LONDON—WPP has reported a like-for-like revenue increase of 1.7% from its PR and public affairs businesses during the first five months of 2014.

The trading update was released at the company's AGM today. 

In constant currencies public relations and public affairs gross margin or net sales, were up 2.2%.

The group noted that all regions were up except for Western Continental Europe and the Middle East, with North America strengthening compared with the first quarter. 

Earlier this year, WPP reported a 1.9% like-for-like increase in PR revenues for the first quarter of the year.

In an interview with the Holmes Report in Cannes last week, WPP CEO Sir Martin Sorrell noted that his PR networks — Hill+Knowlton, Burson-Marsteller, Ogilvy PR and Cohn & Wolfe — were emerging from a "tough time".

"Given the circumstances, they’ve done OK," Sorrell told the Holmes Report. "Would I like them to do better? Of course I would."

Overall, the group's revenue grew 7.6% on a like-for-like basis during the first five months of this year, "Following the Group’s record year in 2013, 2014 has started stronger and similar to the final quarter of 2013, with all geographies and sectors growing revenues and gross margin or net sales on both a constant currency and like-for-like basis," said WPP chairman Phil Lader in the trading update.

"The pattern for 2014 looks very similar to 2013, perhaps with slightly increased client confidence, enhanced by slightly stronger global GDP growth forecasts and the mini-quadrennial events of the Winter Olympics at Sochi, the FIFA World Cup in Brazil (which will position perceptions of Brazil and Latin America, just as the Beijing Olympics did for China, the World Cup did for South Africa and London 2012 did for the United Kingdom) and the mid-term Congressional Elections in the United States," said Lader of the group's outlook.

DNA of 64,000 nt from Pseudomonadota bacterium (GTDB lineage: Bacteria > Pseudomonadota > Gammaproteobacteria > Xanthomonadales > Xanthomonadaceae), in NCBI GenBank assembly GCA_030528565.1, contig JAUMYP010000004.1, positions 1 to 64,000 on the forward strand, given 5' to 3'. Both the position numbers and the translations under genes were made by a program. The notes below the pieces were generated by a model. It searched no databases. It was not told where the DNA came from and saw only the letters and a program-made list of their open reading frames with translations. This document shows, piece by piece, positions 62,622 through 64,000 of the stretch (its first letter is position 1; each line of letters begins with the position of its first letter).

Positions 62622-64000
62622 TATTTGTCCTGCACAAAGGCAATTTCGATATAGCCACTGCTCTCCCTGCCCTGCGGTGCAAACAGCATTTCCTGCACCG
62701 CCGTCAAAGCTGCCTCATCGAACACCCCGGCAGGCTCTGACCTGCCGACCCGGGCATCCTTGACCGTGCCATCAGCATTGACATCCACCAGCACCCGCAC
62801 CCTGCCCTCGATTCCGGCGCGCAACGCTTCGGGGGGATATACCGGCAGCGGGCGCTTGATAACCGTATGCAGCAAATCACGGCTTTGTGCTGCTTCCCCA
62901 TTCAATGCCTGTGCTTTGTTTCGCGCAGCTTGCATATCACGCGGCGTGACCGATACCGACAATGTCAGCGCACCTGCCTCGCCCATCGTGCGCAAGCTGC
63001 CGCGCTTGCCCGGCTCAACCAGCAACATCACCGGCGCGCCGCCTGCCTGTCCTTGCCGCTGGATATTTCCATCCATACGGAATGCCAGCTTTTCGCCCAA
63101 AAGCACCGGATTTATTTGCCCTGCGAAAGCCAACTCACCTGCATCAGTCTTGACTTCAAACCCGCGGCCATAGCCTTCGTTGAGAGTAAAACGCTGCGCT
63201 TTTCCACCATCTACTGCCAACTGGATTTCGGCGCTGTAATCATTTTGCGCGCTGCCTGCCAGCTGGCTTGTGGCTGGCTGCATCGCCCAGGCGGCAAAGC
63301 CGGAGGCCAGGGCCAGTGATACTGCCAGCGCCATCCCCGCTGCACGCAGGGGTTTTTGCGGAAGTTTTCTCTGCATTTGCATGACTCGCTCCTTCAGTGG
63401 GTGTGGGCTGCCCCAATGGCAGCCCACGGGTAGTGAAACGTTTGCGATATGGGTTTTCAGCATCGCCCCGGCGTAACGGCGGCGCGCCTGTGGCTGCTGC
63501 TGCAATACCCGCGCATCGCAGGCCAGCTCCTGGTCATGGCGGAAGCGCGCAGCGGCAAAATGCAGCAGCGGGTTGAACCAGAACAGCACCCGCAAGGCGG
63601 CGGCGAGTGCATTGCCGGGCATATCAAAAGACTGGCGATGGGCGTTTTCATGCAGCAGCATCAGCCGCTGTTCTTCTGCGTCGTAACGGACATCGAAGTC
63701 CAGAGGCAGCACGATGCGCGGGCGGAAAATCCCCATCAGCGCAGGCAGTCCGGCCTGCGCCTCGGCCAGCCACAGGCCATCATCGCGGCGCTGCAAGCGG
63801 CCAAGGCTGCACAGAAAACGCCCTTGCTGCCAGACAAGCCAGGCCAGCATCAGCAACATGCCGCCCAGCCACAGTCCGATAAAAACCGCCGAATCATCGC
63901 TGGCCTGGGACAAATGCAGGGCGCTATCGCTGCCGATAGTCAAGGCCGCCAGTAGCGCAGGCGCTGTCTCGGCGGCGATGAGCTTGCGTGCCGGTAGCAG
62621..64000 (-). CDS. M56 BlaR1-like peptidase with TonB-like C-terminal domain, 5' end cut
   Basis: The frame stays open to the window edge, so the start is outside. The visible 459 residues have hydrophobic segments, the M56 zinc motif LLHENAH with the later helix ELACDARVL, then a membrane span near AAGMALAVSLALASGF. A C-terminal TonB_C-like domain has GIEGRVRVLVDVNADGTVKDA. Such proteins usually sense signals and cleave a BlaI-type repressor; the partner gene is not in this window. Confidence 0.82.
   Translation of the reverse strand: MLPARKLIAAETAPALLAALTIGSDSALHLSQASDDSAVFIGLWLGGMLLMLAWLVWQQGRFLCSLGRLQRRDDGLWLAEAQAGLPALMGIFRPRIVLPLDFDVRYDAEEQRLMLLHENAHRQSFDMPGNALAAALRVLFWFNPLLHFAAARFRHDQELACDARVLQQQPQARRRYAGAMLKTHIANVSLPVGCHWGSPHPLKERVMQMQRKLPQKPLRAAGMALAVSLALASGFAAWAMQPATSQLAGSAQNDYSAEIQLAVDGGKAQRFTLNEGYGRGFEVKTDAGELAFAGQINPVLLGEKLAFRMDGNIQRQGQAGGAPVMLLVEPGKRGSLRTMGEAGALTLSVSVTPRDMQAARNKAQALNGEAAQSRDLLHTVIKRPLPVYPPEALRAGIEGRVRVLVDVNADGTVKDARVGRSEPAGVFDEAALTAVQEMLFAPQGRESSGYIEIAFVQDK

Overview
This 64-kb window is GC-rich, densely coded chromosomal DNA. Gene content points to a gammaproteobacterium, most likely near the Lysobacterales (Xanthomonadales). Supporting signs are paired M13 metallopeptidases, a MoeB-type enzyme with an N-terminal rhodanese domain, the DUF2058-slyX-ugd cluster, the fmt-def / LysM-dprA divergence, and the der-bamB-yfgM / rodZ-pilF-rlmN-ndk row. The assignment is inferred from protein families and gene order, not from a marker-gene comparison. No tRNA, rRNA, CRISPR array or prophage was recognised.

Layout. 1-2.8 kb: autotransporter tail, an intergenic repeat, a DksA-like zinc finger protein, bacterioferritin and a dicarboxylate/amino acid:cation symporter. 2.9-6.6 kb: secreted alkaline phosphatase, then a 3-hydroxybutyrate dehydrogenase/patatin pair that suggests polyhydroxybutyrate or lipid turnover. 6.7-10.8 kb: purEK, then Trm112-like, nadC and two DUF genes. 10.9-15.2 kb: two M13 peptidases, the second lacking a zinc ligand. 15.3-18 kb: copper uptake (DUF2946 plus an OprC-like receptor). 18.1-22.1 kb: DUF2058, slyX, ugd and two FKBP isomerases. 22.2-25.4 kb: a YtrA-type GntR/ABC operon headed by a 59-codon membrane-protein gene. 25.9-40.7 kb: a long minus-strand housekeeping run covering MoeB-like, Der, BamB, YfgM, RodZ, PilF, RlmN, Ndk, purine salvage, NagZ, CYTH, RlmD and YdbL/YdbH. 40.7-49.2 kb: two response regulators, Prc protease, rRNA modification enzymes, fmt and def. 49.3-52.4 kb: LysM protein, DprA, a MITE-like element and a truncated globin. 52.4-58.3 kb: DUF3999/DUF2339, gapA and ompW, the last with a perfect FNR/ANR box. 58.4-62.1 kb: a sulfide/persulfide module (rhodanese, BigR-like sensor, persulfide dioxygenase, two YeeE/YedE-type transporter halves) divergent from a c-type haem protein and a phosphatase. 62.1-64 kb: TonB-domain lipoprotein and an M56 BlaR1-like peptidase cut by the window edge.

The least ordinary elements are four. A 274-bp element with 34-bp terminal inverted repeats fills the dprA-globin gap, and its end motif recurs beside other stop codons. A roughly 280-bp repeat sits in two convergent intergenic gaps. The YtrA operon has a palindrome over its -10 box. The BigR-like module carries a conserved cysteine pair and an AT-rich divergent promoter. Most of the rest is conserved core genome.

Lader also made specific mention of the Cannes Lions Festival, noting that  "much of the business world, much of the financial world and even much of the media world, has still not fully grasped the nature of this word 'creativity'."

"I believe there are still businesses that still see creativity as little more than a cosmetic: a final touch of lipstick to make a product look more appealing. They are profoundly wrong: and the world is full of case studies to prove them wrong. Applied creativity can be as central, as integral and as functional as any operating system; and should be expected to be so."

"And secondly — and this is where my exasperation shows itself: to misrepresent commercial creativity as just a bit of fancy window-dressing is hugely to underrate the talents of those who create it. To make entrancing things within the unforgiving discipline of a marketing brief is a very, very difficult thing to do; and all the more so, since it's often made to look so easy."